In addition to Autism Awareness Month, it’s also National Occupational Therapy Month, a form of treatment that can go hand in hand with ASD.
Occupational therapists work closely with people who are living with injury, illness or disability to develop strategies that manage daily living and determine what alterations can be made to their patient’s environment to better complement the scope of their abilities. This form of therapy focuses heavily on helping others achieve their personal goals, elevating and maintaining quality of life, regaining independence as well as helping people return to or break into the workforce. When coupled with physical therapy, occupational therapists can benefit patients with the following conditions (and more):
- Traumatic brain injuries
- Rheumatoid arthritis
- Orthopedic injuries
- Post-surgery recovery issues
- Significantly injured such as amputees or burn victims
Additionally, occupational therapy is very common in school settings to help support children with developmental conditions, such as Autism Spectrum Disorder.
Occupational Therapy (OT) and Autism (ASD)
When a child with ASD enters school, occupational therapy becomes a vital component of treatment. In fact, several therapy and rehabilitation clinics have developed integrated occupational therapy programs to supplement education with growth strategies that encourage young children with ASD to work on forming independent habits.
Upon entering middle school, it’s unfortunately all too common for reduced access to occupational therapy in favor of behaviorist and paraeducator support. This suggests a shift in priorities, either by the patient, their support system or maybe even the school itself. However, occupational therapy is designed to benefit all ages and it’s worth looking at external programs to continue treatment during this pivotal age.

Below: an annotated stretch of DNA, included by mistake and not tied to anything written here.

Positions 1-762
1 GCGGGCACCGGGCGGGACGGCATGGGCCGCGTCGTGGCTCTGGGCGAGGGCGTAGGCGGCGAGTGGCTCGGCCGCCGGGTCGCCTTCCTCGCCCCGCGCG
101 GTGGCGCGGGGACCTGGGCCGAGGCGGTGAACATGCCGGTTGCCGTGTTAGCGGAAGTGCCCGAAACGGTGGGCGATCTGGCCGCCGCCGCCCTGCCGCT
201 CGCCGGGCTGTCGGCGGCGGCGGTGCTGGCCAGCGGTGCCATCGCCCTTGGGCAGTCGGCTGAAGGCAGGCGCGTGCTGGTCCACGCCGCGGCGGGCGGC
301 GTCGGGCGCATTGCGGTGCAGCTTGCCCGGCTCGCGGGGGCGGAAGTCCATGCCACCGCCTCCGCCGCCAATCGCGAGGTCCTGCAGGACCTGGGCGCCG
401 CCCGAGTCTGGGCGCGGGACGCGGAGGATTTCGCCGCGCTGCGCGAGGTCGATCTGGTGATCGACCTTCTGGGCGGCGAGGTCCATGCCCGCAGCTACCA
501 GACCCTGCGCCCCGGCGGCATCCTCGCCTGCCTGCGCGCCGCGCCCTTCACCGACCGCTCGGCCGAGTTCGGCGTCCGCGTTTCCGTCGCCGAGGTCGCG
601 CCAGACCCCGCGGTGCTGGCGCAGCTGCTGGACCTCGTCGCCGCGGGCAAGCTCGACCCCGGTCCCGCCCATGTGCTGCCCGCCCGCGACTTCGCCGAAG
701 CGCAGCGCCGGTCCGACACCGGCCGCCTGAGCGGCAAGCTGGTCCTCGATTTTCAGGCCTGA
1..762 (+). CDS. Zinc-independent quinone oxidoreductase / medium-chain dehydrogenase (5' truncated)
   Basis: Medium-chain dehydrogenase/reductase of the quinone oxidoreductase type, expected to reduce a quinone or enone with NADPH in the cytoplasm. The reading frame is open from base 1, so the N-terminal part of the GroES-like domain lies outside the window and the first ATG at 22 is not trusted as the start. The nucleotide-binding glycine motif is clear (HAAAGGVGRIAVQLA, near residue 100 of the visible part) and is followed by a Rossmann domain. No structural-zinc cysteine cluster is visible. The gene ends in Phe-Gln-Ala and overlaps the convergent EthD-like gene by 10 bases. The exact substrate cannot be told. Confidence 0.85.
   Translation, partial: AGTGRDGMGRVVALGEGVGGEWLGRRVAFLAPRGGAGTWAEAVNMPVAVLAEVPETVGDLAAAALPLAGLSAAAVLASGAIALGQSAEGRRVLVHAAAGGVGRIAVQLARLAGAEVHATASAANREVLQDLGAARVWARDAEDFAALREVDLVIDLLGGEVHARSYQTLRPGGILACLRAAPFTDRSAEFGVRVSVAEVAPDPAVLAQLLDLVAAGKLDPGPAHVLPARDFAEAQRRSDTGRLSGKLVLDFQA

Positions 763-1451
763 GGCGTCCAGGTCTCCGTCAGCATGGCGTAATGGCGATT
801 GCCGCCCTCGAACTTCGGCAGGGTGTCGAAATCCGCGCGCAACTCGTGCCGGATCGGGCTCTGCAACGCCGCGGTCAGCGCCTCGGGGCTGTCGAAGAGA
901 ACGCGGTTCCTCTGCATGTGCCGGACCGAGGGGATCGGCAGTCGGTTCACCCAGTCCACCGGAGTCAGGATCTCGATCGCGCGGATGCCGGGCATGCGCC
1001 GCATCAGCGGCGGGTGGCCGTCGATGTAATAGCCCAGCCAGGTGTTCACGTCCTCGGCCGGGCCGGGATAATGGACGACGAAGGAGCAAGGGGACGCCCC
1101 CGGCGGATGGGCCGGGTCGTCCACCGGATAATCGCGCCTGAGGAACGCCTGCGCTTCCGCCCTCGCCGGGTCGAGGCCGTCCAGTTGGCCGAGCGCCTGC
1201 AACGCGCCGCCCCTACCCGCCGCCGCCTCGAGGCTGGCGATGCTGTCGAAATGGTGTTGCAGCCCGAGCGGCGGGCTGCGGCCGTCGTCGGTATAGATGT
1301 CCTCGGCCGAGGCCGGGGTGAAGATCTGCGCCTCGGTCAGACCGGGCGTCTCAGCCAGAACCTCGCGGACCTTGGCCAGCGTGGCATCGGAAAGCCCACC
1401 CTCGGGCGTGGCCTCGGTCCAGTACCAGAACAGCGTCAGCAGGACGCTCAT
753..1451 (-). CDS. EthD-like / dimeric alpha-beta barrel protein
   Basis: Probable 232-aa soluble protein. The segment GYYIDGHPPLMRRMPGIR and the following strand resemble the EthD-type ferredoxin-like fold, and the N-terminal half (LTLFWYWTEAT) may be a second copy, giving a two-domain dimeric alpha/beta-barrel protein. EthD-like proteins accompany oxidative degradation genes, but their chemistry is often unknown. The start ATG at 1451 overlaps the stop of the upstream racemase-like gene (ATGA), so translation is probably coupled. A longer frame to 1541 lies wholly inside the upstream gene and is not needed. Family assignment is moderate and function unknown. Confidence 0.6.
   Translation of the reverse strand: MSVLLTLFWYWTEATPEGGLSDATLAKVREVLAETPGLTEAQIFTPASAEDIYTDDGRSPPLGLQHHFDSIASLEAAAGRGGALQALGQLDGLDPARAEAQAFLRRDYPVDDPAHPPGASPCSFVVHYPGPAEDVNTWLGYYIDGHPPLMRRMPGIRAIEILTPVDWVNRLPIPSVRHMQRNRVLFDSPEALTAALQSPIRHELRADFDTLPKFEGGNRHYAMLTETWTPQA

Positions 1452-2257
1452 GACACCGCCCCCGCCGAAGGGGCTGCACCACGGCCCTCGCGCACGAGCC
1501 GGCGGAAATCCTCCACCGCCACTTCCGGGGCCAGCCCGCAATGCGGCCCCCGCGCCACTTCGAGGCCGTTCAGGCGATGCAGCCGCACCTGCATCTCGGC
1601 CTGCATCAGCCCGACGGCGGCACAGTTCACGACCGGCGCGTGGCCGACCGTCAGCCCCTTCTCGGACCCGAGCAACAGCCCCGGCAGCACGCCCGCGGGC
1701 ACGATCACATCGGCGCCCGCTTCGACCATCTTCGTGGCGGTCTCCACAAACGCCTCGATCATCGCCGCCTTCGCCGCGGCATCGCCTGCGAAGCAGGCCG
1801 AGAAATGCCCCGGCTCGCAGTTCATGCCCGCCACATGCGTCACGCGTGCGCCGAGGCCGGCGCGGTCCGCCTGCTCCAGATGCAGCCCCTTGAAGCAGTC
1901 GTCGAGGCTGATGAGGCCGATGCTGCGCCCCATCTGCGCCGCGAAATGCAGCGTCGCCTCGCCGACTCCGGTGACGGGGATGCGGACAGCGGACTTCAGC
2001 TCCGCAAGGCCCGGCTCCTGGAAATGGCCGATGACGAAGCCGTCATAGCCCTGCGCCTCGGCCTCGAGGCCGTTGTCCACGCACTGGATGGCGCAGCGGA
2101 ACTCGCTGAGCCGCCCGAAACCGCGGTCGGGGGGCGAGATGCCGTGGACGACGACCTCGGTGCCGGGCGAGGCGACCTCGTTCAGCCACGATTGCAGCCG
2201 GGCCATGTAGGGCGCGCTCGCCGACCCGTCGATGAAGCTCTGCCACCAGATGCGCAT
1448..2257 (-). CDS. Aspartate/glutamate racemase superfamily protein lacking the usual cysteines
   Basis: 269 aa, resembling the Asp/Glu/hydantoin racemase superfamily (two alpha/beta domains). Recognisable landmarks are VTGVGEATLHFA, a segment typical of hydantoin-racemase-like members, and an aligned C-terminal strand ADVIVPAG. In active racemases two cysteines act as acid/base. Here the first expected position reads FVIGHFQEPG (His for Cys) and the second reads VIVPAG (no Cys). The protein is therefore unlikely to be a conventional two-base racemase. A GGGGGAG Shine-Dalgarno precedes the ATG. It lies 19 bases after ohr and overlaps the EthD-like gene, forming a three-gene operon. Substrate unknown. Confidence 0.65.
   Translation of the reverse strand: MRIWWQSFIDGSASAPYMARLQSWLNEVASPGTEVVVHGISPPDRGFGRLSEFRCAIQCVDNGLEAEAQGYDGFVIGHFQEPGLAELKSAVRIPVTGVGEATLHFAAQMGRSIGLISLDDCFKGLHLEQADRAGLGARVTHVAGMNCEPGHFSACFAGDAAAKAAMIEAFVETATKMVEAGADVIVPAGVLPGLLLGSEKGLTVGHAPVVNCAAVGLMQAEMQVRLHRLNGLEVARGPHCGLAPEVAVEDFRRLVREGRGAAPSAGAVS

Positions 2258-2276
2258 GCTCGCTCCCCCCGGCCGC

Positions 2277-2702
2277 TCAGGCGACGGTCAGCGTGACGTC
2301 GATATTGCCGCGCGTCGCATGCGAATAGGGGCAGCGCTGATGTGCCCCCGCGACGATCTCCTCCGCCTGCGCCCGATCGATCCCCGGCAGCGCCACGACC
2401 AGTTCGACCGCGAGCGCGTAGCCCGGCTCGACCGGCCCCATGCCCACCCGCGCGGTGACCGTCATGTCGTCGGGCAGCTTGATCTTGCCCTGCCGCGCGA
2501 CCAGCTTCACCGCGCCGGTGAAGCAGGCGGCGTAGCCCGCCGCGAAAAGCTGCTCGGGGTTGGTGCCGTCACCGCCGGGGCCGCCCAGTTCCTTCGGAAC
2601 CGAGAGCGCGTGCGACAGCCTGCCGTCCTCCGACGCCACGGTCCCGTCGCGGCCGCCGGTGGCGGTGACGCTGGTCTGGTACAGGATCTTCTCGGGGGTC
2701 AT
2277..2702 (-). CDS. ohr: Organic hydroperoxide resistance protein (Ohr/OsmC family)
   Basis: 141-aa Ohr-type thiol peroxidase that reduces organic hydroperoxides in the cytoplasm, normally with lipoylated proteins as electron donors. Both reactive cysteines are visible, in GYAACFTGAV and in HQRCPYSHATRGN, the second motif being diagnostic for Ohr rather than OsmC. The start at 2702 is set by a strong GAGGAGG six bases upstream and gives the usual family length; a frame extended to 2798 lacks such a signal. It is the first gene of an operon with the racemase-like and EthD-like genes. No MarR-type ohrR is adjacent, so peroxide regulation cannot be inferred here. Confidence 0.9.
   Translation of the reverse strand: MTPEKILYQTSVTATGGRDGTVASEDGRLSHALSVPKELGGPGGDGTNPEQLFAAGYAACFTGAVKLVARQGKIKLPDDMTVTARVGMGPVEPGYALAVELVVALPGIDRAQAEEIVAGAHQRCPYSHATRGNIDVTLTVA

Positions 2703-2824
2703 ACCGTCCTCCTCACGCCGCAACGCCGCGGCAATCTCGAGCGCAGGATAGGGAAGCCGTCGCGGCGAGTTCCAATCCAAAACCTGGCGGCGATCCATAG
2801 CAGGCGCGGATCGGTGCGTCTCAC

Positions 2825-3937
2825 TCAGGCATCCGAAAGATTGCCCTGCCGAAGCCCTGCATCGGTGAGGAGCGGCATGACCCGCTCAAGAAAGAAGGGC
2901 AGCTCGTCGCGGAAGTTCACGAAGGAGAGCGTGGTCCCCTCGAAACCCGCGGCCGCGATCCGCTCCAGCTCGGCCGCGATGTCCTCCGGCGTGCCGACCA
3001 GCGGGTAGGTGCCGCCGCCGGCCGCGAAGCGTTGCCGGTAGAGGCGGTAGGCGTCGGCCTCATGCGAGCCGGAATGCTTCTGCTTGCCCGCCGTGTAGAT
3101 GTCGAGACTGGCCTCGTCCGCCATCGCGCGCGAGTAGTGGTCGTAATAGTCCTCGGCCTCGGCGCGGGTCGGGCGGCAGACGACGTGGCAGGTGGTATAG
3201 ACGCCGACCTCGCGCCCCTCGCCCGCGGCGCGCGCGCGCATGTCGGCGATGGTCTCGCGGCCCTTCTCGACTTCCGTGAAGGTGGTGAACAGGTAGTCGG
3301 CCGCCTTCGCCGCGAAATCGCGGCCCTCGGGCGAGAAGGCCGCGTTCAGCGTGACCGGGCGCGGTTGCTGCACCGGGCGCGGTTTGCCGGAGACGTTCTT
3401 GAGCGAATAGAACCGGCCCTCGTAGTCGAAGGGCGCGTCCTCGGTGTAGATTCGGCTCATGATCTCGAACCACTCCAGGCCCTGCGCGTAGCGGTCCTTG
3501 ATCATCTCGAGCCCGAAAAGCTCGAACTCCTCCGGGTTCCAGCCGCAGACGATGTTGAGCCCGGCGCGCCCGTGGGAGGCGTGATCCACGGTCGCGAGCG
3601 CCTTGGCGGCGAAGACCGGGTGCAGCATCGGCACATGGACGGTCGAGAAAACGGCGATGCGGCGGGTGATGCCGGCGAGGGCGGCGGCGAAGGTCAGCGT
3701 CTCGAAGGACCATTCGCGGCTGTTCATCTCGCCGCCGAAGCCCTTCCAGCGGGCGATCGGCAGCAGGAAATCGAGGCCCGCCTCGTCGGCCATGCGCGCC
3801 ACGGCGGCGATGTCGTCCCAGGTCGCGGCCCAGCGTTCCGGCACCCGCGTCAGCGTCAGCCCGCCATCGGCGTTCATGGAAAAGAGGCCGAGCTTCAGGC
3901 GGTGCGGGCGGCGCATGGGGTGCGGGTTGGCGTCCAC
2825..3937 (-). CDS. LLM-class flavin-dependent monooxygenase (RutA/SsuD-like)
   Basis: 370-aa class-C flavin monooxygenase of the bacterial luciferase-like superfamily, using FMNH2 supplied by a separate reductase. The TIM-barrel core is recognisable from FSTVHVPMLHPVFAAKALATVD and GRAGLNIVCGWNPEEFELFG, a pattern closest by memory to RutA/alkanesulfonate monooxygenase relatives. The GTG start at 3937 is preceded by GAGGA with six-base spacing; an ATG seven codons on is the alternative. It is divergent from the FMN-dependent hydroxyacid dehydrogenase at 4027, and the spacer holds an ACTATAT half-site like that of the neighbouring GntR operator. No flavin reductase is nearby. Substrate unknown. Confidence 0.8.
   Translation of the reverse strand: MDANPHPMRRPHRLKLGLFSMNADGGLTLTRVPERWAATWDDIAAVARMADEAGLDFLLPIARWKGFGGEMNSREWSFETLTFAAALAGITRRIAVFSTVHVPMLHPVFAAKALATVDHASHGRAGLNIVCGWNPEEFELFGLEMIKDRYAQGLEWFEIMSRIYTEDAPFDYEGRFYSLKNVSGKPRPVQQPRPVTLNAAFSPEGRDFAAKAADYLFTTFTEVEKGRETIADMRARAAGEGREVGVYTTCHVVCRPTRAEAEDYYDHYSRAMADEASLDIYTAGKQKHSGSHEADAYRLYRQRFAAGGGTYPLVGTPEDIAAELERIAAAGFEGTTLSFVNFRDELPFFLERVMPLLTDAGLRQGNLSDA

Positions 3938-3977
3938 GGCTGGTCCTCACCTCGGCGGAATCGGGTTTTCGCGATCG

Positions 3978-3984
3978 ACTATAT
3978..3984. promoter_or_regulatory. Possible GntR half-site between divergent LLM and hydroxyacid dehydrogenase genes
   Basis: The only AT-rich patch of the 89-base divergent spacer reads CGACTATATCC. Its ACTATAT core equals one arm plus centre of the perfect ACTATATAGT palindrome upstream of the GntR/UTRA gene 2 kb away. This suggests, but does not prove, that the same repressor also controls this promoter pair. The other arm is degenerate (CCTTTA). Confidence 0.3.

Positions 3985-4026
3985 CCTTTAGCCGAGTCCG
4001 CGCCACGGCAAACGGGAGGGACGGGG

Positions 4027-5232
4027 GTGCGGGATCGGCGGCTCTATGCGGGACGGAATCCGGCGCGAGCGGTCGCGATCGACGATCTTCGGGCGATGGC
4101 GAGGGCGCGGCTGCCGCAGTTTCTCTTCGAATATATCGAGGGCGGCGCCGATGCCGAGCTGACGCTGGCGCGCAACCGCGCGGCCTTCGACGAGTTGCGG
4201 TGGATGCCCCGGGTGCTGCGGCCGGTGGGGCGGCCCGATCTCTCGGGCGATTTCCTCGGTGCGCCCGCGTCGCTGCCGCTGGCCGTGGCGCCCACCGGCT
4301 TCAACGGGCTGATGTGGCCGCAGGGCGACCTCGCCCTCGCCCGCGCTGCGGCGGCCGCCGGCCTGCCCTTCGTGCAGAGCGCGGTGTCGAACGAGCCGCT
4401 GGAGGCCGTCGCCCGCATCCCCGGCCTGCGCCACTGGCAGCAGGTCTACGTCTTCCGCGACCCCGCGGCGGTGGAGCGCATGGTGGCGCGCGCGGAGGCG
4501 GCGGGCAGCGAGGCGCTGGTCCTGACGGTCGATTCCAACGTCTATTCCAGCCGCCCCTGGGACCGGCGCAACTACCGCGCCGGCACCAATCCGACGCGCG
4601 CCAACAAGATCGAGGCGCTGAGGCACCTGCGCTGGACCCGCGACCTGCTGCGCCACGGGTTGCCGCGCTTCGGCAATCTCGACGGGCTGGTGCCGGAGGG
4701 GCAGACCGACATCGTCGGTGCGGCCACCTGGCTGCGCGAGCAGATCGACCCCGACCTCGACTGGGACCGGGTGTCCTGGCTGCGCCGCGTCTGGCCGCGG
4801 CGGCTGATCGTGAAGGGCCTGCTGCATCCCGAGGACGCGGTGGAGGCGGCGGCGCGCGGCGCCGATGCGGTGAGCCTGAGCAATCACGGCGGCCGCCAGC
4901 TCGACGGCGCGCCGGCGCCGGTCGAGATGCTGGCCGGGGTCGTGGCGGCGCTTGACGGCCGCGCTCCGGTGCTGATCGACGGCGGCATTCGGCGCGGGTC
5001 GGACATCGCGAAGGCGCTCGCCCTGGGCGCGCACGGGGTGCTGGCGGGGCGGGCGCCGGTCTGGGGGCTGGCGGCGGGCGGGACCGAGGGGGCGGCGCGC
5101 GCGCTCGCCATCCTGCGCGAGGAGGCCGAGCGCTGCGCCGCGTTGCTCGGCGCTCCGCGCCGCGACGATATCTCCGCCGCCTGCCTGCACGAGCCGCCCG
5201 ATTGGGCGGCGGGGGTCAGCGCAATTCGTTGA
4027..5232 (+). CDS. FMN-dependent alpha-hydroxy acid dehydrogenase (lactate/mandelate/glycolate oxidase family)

As a person with autism transitions into their teenage years, occupational therapy techniques transition with them. Depending on the severity of their disorder, occupational therapy could become more hands-off or simply evolve into addressing other skills and behaviors in preparation for adulthood. For more insight on how occupational therapists might address teenage situations, take a look at this guide: Living With An Autism Spectrum Disorder: The High School Years.
While early intervention for ASD is one of the most significant ways to establish and maintain quality of life, many people with autism pursue occupational therapy into adulthood as well. From learning how to manage daily living, such as chores and self-grooming, to developing healthy habits to reduce stress and build recreational skills, occupational therapy can benefit people with autism of all ages.
National Occupational Therapy Month: Ways To Advocate
The American Occupational Therapy Association (AOTA) has compiled informational videos and resources to help you spread occupational therapy awareness. From promotional speaking to contacting local papers and submitting educational articles, there’s a myriad of opportunities to help advocate for the OT profession!
- Take action: Due to the Balanced Budget Act of 2018, occupational and physical therapist assistants are seeing significant payment reductions, preventing healthcare from being delivered to medically underserved areas that depend on the availability of therapist assistants for help. Urge your member of Congress to pass the SMART Act, a bill proposed to mitigate these changes.
- Shop the official OT catalog: Show your support with event products from the 2022 catalog featuring this year’s theme: Occupational Therapy: Empowering Everyday Living.
Here at Raintree, we recognize the incredible impact that occupational therapists have for developmental disorders and we strive to do our part to ensure that providers can focus on delivering quality care. By raising awareness, occupational therapists as well as people with autism benefit from donations, increased research efforts, important policy changes and more.